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Report Doubts Heart Value of Fish Oil vs. Fish
Media stories overstate the relevance of a new evidence review

03/29/2018 By Craig Weatherby

Jane Brody writes about nutrition and health for The New York Times.

She devoted this week's column — “Is It Time to Give Up on Fish Oil?” — to a new review of the evidence from clinical trials that tested omega-3 fish oil in heart disease patients.

The column is widely read, so it was distressing to see its misleading take on the new evidence review and absurdly broad-brush headline.

Unfortunately, most media reports were comparably off-base.

In short, the authors of the new review found no link between omega-3 fish oil and lower risk for fatal or non-fatal coronary heart disease or blood vessel problems.

As the international team wrote, “… [the outcome of our review] provides no support for current recommendations for the use of such [fish oil] supplements in people with a history of coronary heart disease.” (Aung T et al. 2018)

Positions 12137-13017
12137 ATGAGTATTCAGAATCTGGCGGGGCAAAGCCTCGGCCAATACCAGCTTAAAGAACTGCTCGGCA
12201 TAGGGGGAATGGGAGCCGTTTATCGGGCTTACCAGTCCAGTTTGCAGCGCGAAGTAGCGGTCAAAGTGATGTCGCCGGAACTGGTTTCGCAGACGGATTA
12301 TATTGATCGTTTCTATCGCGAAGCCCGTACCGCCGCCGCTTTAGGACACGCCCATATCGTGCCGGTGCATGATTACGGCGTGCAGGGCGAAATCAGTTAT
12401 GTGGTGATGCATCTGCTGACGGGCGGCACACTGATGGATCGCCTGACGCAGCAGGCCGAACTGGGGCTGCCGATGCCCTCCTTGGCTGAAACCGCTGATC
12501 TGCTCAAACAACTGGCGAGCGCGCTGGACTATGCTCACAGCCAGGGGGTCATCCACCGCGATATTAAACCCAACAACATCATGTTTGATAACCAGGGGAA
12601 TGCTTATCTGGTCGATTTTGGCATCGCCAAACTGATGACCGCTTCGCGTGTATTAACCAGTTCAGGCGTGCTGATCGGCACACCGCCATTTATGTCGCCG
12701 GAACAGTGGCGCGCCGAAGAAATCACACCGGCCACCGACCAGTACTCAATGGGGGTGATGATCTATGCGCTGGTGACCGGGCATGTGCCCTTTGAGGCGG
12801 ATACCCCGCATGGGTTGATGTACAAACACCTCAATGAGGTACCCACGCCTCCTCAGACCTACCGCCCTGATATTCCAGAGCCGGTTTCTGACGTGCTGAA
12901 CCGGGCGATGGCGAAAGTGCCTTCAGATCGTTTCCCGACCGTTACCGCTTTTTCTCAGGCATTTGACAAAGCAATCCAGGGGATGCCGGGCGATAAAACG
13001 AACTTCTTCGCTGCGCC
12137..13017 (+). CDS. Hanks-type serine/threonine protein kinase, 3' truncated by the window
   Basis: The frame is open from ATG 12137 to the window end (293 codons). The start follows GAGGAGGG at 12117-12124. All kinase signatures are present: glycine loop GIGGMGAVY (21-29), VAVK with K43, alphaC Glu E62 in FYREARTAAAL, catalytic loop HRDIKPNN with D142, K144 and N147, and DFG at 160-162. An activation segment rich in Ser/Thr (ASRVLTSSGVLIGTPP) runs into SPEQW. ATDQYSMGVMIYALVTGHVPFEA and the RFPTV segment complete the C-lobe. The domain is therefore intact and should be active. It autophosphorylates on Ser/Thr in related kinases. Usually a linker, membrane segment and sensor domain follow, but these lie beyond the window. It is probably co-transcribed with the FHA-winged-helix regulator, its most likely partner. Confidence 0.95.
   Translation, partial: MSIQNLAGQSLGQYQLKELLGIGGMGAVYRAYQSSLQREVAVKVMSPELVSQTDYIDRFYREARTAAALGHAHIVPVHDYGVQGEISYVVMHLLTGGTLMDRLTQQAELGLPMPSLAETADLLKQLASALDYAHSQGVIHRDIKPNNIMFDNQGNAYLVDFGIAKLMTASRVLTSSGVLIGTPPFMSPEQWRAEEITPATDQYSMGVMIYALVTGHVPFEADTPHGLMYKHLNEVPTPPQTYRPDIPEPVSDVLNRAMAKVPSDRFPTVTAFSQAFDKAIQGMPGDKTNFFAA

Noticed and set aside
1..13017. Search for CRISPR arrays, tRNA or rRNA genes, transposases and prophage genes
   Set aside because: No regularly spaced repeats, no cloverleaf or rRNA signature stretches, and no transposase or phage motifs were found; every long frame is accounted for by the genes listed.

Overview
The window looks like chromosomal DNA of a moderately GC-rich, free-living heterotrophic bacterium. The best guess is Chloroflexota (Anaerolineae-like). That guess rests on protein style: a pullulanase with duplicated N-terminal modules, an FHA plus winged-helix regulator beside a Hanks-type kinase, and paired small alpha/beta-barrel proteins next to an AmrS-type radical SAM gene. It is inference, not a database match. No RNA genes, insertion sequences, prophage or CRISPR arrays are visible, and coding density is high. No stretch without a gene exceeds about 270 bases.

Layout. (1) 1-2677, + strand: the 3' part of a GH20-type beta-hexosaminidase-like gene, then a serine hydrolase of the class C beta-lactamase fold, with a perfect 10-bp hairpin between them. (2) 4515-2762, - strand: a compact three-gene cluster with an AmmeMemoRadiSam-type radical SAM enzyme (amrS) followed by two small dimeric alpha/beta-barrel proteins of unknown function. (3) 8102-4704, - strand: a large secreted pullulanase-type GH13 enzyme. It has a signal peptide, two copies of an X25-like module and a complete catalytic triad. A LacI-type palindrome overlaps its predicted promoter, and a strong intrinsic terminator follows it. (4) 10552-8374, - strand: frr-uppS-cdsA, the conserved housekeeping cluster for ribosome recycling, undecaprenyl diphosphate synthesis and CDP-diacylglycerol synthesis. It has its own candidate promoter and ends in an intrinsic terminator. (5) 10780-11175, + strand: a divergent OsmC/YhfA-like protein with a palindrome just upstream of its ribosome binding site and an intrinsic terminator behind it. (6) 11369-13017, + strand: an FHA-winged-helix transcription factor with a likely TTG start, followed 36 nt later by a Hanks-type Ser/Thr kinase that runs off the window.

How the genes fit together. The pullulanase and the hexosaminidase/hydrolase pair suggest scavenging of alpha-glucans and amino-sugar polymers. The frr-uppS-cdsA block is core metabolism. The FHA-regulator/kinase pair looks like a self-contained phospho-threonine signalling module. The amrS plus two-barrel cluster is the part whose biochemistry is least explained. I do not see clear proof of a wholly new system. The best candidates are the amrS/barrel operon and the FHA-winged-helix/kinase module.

Critically, the conclusion only applies to people with a history of heart disease, many of whom were taking heart medications — two critically important points we will explore, among others.

Before we examine the new evidence review’s findings and their actual, limited meaning, it’s important to note the accurate and positive things Ms. Brody said about fish, their omega-3s, and heart health.

Strong evidence backs fish for heart health, likely due to their omega-3s
Ms. Brody pointed to the strong epidemiological (population) evidence linking fish-rich diets to significantly lower risks for heart disease and its adverse outcomes.

Further, as she wrote, “Omega-3s in fish clearly have effects that can account for such findings. They protect against abnormal heart rhythms, lower blood pressure and heart rate and improve the function of blood vessels. They may also lower heart-damaging triglycerides and counter inflammation, a known risk to the heart.”